All that said, the response by the State and their inaction/non-investigation is undoubtedly criminal and glad they're pursuing criminal charges.

AWvsCBsteeeerike3
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Re: Flint, Michigan:

Post by AWvsCBsteeeerike3 »

All that said, we do a lot of work with the water provider in our area and while I think they do an excellent job of managing quality and costs, it's a very difficult job.

I'll give a brief overview of how their operation works. They have a lake (Lake Maumelle) that they have successfully protected the majority of the subbasins from development and that is their source. There isn't a lot of stuff built in the sub basins and there are laws limiting the size of boats/motors allowed on it, and there is no swimming allowed....I guess they don't want people peeing in it or becoming a popular destination mroe likely. Regardless....there are raw water lines that pipe water from the lake to treatment plants around their area of distribution. They treat the water, test it, then use a network of tanks to get it into the distribution pipes.

That said, they've been doing this for a long time. There are thousands of miles of distribuition pipeline in the City that they maintain. Some of these lines are 100 years old probably. The network is like a chain, only as strong as its weakest point. We are tapping a 16" distribution pipe early next week and I'll show you a picture of the inside of the pipe. I'd bet a dollar to a dime that it won't be pristine and will have some form of buildup and/or corrosion on the inside becasue regardless of how stringent their requirements are, even perfectly built water lines only last so long, it doesn't take much of a chink to cause issues. And, lastly, their requirements have not always been as stringent. See my previous comment about weakest link. There's stuff in the drinking water other than hydrogen, oxygen, fluoride, and chlorine even if that's all that is in it when it leaves the plants.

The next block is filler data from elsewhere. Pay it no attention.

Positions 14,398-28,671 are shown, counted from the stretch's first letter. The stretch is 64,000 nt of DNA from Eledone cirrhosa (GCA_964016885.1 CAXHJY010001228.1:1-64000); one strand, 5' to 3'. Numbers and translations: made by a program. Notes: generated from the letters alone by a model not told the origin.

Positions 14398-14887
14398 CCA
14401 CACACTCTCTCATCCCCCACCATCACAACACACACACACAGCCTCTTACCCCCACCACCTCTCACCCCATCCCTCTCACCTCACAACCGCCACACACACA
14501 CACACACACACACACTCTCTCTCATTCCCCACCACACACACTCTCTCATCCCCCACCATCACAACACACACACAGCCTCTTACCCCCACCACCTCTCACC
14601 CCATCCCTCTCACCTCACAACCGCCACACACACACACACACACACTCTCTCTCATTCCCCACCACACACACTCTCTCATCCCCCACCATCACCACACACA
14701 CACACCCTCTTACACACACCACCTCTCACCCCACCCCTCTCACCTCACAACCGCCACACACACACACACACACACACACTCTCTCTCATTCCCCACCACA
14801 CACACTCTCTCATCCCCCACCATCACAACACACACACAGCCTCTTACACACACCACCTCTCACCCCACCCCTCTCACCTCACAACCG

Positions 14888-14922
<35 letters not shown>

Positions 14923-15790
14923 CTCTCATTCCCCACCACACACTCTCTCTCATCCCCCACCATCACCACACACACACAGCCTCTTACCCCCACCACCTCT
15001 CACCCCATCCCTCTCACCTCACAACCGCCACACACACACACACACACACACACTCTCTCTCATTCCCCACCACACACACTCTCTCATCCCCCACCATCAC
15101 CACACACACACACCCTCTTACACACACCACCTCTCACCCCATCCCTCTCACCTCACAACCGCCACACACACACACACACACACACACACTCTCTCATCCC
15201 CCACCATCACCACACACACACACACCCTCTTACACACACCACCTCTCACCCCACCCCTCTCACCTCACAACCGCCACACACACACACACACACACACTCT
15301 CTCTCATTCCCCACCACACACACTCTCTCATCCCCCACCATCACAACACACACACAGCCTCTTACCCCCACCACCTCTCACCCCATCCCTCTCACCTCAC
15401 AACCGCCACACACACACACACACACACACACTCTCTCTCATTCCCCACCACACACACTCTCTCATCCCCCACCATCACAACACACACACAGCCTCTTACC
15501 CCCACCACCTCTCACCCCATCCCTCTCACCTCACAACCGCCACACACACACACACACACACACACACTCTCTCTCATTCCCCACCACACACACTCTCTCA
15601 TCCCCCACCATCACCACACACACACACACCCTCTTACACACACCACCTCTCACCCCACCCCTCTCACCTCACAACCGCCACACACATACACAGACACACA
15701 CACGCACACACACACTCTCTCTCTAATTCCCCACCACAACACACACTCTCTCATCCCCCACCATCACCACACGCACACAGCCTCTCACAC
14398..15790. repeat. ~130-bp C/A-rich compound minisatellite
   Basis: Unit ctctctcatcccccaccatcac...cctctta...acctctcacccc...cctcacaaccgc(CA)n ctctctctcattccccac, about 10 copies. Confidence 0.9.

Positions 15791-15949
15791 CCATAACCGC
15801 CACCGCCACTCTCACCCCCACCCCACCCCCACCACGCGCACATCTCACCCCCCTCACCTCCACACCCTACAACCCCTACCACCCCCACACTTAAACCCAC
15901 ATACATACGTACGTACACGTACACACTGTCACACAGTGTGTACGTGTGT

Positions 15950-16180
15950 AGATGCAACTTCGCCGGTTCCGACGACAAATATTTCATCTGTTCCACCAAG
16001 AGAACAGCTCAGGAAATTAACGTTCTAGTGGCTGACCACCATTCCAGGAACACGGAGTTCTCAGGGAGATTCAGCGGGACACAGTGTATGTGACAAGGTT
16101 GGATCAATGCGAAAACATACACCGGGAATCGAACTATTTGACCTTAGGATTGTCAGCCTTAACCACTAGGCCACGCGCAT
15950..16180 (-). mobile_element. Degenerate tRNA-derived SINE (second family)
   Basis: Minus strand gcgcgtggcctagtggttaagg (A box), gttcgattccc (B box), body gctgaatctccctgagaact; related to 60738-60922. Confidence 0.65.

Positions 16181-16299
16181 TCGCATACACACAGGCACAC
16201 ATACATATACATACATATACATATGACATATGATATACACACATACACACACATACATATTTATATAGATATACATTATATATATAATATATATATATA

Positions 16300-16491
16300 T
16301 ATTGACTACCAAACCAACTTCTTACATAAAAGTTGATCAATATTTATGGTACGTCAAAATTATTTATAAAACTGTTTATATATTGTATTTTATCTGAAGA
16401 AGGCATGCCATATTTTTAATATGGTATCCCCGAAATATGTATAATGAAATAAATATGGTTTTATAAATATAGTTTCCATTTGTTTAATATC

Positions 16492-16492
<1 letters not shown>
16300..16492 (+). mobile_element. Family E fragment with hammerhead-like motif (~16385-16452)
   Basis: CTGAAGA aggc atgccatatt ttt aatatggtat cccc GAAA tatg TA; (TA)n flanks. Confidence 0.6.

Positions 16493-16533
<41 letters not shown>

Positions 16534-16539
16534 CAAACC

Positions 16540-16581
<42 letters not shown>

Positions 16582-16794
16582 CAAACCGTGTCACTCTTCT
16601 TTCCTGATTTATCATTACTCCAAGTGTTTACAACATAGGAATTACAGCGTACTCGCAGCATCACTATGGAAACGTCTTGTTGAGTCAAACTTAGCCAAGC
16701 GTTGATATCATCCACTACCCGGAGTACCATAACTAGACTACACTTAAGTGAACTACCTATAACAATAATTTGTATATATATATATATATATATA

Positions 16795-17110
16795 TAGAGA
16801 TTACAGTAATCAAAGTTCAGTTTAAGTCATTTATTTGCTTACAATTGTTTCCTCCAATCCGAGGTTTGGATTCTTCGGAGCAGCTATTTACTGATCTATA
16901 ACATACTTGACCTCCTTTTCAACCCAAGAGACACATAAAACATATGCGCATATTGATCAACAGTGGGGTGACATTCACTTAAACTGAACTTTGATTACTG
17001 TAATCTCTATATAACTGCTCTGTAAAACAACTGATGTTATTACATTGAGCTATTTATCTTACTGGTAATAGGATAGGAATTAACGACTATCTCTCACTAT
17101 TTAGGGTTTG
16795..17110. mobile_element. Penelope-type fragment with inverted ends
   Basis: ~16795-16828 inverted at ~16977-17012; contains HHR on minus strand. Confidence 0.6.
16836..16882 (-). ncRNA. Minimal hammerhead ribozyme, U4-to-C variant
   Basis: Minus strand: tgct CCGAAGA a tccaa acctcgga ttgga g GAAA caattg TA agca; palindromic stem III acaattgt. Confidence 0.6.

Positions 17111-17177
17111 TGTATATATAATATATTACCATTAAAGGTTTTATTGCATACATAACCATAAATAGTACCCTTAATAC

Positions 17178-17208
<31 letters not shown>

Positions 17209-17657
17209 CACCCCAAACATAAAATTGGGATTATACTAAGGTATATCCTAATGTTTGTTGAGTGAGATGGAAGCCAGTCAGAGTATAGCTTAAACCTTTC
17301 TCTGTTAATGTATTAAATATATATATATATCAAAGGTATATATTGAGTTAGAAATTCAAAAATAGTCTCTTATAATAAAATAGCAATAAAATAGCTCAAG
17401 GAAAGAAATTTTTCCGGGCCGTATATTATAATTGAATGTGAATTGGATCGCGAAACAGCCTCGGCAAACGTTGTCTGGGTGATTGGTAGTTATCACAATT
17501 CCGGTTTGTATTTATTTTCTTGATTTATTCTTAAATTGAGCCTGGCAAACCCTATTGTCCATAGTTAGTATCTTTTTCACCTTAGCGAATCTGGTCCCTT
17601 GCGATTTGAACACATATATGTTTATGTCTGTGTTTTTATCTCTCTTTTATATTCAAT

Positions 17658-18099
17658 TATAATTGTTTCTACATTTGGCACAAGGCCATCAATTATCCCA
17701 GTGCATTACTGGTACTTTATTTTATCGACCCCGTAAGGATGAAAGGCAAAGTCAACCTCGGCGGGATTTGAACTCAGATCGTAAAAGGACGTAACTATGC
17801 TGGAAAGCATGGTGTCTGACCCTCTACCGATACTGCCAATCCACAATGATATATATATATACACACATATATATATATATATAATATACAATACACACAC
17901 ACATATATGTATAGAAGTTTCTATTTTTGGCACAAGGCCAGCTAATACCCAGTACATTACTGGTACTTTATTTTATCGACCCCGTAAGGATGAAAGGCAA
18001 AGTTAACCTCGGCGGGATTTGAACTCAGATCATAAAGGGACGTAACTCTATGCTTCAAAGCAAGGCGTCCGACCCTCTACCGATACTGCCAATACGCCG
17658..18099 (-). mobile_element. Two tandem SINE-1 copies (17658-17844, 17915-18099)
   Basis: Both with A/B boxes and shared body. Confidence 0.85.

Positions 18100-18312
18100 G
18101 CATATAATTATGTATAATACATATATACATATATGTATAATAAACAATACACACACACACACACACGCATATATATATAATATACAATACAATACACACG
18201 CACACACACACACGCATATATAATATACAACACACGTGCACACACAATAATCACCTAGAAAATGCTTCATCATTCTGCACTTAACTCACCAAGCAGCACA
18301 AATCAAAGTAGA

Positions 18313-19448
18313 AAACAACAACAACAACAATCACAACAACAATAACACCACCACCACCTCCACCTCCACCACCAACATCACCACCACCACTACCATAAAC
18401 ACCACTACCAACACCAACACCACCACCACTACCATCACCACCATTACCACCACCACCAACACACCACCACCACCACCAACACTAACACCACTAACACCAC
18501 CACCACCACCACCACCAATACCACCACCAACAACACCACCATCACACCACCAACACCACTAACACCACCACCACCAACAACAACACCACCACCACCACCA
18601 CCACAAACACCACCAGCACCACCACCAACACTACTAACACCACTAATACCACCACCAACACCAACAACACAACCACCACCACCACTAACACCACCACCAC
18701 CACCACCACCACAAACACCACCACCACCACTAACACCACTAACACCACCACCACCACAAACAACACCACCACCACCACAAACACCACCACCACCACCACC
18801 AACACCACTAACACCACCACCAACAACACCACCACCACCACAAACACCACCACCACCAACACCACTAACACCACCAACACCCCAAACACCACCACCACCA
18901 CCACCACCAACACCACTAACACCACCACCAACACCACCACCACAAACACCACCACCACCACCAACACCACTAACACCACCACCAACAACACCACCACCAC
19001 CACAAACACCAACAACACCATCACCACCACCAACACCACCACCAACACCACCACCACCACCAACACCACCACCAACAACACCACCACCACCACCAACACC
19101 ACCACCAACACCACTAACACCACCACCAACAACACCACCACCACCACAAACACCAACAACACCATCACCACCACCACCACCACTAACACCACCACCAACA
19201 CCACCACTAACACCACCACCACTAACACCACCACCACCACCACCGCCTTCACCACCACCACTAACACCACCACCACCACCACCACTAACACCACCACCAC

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Re: Flint, Michigan:

Post by Freed Roger »

didnt get a chance to read all of your post AW, but NPR podcast has some great reporting on this. will try to find it.
here is some timeline
https://www.npr.org/sections/thetwo-way ... f-a-crisis

AWvsCBsteeeerike3
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Re: Flint, Michigan:

Post by AWvsCBsteeeerike3 »

Thanks. There's a lot of information there that answers some of my questions.

So, the City of Flint decided to switch to a different water provider (KWA) that would have sold them treated water. In doing so, they stopped buying it from Detroid (DWSD). They never intended to reuse their water treatment plant.

DWSD for some reason, probably petty, stopped selling them water prior to the new pipeline being installed, causing them to have to provide their own until the construction of the pipeline to bring KWA water to Flint was complete. Looks like the switch to the Flint River water is what caused the corrosion in the distribution pipes and they didn't treat the water at the plan to prevent that corrosion though the water at the plant probably did pass tests. Never knew that they had to treat water to prevent corrosion... Gross.

Now, they're really [expletive] because the distribution pipes have corroded and while the water is being properly treated, no one is using the water and as such the additives to the water system aren't healing the corroded pipes. What a mess. Though, they can fix that by running water/hydrants/etc in order to allow the chemicals to 'reseal' the pipes, good luck with anyone ever trusing them enough to convince them the corroded pipes are 'fixed'.

AWvsCBsteeeerike3
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Re: Flint, Michigan:

Post by AWvsCBsteeeerike3 »